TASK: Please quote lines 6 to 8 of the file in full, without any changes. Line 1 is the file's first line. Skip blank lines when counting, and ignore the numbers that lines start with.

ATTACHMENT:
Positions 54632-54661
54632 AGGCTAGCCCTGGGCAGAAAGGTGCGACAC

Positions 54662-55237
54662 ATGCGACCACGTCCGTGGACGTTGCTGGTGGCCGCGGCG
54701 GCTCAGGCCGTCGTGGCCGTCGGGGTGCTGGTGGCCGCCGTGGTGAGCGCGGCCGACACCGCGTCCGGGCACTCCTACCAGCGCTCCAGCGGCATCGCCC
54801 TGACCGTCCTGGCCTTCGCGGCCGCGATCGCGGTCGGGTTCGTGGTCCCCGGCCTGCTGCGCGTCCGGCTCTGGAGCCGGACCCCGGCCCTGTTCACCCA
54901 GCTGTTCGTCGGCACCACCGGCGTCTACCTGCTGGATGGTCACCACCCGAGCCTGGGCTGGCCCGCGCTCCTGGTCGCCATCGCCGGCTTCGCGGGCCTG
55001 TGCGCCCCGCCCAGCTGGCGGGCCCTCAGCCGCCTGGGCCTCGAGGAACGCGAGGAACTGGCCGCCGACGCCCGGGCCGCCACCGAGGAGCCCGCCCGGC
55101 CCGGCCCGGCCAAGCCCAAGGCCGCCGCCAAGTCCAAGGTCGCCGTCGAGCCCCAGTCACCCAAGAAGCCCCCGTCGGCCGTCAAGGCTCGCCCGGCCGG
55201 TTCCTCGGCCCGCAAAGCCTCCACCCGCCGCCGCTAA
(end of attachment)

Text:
54801 TGACCGTCCTGGCCTTCGCGGCCGCGATCGCGGTCGGGTTCGTGGTCCCCGGCCTGCTGCGCGTCCGGCTCTGGAGCCGGACCCCGGCCCTGTTCACCCA
54901 GCTGTTCGTCGGCACCACCGGCGTCTACCTGCTGGATGGTCACCACCCGAGCCTGGGCTGGCCCGCGCTCCTGGTCGCCATCGCCGGCTTCGCGGGCCTG
55001 TGCGCCCCGCCCAGCTGGCGGGCCCTCAGCCGCCTGGGCCTCGAGGAACGCGAGGAACTGGCCGCCGACGCCCGGGCCGCCACCGAGGAGCCCGCCCGGC